News Elective care | Inequalities | Policy | Strategy Development
Are there inequalities in access to planned care? If so, what are they? Which groups ‘gain’ and which groups suffer? And what could be done to address any inequalities? In pursuing their objective of reducing inequalities, what could Integrated Care Systems (ICSs) do? What strategies and approaches are likely to be successful?
News Complex Modelling | Elective care | Inequalities
Our research, published in the Lancet Regional Health Europe, highlights substantial inequities in access to elective hip replacement surgery. We found no evidence that these inequities reduced between 2006 and 2016.
News Elective care | Inequalities
UPDATE 10th August: Now including briefing note for Integrated Care Boards on legal duties in respect of reducing inequalities. This report guides ICBs through the process.
Blog post Comparative Analysis | Elective care | Emergency care
Whether or not to admit a patient is one of the most routine yet important decisions a doctor in an Emergency Department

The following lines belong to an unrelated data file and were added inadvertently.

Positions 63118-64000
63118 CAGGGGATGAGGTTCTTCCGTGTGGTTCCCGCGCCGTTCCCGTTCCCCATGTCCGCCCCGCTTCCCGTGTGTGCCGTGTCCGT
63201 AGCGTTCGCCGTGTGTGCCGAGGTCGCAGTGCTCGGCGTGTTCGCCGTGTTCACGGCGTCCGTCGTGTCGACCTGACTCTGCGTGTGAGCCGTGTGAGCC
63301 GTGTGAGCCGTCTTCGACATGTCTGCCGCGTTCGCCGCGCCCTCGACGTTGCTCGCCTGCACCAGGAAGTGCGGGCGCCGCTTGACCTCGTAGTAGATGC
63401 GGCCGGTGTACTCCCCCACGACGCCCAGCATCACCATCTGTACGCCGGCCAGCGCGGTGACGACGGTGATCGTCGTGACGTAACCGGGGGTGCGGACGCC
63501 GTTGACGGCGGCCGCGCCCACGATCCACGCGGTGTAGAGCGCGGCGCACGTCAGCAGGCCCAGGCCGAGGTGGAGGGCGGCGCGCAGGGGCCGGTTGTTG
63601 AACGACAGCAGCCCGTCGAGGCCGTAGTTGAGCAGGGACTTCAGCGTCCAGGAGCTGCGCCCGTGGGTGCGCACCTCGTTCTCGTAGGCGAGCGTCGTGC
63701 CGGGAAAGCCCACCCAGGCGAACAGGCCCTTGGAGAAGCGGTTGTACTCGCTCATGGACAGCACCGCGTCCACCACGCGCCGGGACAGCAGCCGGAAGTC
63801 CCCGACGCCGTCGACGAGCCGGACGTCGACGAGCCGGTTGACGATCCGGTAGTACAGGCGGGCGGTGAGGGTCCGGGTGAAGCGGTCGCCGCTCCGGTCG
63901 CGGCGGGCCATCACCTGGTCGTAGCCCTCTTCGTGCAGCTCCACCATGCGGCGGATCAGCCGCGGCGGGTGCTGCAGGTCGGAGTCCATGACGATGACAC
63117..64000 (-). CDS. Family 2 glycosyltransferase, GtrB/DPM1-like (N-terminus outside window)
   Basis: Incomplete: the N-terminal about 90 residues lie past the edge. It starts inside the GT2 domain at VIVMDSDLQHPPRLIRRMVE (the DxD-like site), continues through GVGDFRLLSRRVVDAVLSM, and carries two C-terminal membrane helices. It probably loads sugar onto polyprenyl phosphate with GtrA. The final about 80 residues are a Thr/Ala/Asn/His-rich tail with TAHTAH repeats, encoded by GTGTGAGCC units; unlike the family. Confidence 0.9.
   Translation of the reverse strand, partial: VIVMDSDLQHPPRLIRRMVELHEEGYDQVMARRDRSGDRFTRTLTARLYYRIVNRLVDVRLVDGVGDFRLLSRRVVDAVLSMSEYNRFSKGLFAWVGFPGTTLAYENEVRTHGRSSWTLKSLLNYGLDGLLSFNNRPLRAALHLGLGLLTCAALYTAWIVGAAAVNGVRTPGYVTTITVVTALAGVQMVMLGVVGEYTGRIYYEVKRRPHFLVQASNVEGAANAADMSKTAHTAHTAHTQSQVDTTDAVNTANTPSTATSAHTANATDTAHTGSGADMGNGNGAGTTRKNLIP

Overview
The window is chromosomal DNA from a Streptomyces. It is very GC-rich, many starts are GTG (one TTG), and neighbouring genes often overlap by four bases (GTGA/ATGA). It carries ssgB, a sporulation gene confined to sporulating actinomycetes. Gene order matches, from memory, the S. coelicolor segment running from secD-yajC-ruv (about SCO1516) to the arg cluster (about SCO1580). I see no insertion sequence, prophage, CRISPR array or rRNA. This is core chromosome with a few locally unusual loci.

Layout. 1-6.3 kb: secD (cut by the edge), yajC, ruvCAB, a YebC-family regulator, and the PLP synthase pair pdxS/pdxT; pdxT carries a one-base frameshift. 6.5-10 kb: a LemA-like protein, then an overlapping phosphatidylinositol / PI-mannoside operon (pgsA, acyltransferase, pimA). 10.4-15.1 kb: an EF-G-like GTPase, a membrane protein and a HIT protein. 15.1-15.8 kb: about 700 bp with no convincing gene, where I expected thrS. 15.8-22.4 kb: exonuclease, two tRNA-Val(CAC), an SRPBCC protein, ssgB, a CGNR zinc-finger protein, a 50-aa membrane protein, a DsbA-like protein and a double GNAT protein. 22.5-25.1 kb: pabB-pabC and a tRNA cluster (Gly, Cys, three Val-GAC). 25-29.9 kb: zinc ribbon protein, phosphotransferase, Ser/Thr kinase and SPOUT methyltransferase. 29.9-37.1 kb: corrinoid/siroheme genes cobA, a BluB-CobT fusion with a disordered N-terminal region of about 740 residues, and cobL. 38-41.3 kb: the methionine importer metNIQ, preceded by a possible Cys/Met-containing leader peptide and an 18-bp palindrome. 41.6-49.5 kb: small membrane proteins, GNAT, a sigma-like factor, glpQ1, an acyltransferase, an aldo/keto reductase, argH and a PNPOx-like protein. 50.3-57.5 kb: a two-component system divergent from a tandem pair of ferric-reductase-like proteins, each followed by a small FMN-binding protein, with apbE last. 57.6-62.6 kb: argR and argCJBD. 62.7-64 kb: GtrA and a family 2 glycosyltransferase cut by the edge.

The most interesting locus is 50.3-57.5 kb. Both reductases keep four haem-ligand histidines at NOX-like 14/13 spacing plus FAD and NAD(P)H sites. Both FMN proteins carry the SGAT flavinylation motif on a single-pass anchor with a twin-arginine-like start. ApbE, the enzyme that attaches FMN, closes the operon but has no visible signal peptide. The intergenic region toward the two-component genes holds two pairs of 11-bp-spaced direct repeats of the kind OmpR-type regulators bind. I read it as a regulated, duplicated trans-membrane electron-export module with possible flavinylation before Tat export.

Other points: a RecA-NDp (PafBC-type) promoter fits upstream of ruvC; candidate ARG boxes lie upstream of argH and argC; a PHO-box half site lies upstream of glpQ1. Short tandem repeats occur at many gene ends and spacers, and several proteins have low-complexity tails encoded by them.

News Elective care | Evaluation and impact assessment | Primary, community and social care services
The drive for greater integration of health and care services has been the central theme of UK health policy for most of
News Elective care | Emergency care | Evaluation and impact assessment | Mental health | Primary, community and social care services
The Strategy Unit, the Health Economics Unit and Leicester Clinical Trials Unit have been announced as evaluation partners to support success in the Artificial Intelligence (AI) in Health and Care Awards.
Our latest research paper explores the impact of the different options for integration implemented as a result of the Transforming Community Services policy in 2010. This accompanying commentary reflects on potential implications for the current policy drive towards Integrated Care Systems.
The Strategy Unit approach to demand and activity modelling has been developed, refined and extensively tested over many years in a variety of heal
The country’s major accident and emergency (A&E) departments are struggling more than ever before to see patients within the government target of four hours – but that is not all bad news.